The sun started to show above the Miami Beach skyline on the opposite side of the bay, bathing her with orange light as she made her way up backstreets unknown to most people driving up Biscayne Boulevard just a few blocks west. Eventually she reached her building, a forgotten piece of 1940s construction that by all standards should have been demolished years ago. There were four apartments, all rented out to immigrants for fairly reasonable rates, considering the entire structure would hardly survive any hurricane to hit the city. Parati loved her apartment; it was hers, and hers alone.
She walked through the creaky gate, oblivious to Mr. Gonzalez, the eighty-two year old Cuban ex-trucker that rented apartment 1 and sat outside his door, dawn to dusk, every day, smoking cigars smuggled in from his native Havana. Parati walked up the stairs to her apartment, number 3, right above Mr. Gonzalez’s, also oblivious to the three dead cats right by the foot of the stairs. Had she stopped to look, she would have seen that all three cats had had their tiny hearts ripped out through small holes in their chests, and that there was a trail of dried blood leading up the stairs as well.
Parati opened the door, not being the least surprised to find it unlocked, and walked to her couch. She sat down, contemplating the small living room, which was now kind of messy, with things strewn all over the place, as if there had been some commotion here. The last memory she had of this room was of a morning as she left for work. Was that yesterday, the day before? She wasn’t sure and strangely, unlike other times when she’d come out of a blackout, desperate for information, this time she did not care.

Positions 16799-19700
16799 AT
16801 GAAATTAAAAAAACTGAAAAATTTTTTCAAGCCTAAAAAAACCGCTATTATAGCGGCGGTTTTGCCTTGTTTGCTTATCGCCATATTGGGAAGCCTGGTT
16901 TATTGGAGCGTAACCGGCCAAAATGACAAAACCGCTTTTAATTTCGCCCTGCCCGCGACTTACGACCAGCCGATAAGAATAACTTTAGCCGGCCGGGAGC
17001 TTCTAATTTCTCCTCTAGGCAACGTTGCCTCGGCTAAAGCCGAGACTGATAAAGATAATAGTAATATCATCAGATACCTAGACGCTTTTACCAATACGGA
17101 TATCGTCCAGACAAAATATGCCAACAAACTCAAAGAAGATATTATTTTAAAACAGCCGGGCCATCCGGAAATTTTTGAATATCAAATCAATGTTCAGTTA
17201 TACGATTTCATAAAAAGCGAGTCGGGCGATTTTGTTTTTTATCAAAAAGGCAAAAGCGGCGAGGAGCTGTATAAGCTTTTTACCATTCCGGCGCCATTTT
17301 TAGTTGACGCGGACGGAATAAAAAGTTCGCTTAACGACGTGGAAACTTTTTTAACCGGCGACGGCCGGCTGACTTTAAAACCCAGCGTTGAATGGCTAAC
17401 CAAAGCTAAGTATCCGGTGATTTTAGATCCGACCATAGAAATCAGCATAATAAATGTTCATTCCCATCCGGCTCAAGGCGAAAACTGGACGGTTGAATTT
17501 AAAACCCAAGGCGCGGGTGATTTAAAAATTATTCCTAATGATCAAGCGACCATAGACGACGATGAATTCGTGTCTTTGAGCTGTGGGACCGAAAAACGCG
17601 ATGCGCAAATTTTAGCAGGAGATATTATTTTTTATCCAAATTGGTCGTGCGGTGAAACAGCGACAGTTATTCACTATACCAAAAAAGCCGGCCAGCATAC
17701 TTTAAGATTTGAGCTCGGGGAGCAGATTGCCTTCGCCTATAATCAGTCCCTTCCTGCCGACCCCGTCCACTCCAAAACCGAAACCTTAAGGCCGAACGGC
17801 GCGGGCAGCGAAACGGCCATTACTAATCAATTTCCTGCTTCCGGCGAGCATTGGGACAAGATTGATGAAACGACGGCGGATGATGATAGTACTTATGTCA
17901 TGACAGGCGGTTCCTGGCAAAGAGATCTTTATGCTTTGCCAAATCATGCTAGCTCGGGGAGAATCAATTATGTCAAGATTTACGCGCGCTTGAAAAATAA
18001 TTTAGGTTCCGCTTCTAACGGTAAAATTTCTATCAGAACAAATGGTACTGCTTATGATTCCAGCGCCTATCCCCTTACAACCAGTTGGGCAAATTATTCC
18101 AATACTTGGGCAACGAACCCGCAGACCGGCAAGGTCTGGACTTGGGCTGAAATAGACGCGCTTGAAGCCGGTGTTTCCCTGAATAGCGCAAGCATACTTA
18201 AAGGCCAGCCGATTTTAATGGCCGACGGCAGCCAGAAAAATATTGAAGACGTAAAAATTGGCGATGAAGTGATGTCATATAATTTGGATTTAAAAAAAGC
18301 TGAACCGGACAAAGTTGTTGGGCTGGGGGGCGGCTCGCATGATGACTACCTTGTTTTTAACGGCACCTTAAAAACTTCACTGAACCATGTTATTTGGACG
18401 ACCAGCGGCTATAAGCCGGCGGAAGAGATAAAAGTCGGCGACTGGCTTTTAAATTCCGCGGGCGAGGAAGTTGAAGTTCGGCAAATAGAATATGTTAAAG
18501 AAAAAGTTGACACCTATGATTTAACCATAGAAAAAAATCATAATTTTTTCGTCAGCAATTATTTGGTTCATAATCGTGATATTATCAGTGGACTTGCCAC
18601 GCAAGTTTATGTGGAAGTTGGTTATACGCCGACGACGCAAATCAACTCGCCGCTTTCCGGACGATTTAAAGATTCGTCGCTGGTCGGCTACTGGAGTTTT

She saw her clothes lying all about the room. She assumed those were the ones she had been wearing before the blackout. She also saw a pair of old, dirty, torn jeans, and a pair of tattered shoes. A dark streak led from the living room into the one bedroom. She stood up and walked to the door of the bedroom, opened it. Lying on the bed was the undressed body of a man she did not know, his chest cracked open, ribs sticking out like fingers pleading to heaven. The man’s face was slumped, his eyes semi-closed, mouth slightly agape. There was blood all over the bed and floor, and Parati could see the streak that led from the living room as it ended at the foot of the bed. She walked to the body, peeked inside the chest cavity, saw that the heart was missing. Without knowing why, she dipped her index finger into the chest and licked the blood off it. It wasn’t warm anymore, but it still tasted good. Though she felt sated, she also felt a desire for more. She sat on the bed, reached in and tore out a lung. It wasn’t a heart, but it was still good. She bit into the soft tissue and ate.
It all came back to her: the urge, the cats, the desire, the hunt, the man, the struggle, the gash, the strike, the heart, the walk, the water. It was the man that had made the difference. She’d never eaten a man’s heart before. Now she had, and that had brought her peace at last. Somehow she knew the blackouts would cease now. From now on she’d hunt consciously, at peace with who she was, what she was. She bit once more into the lung and smiled.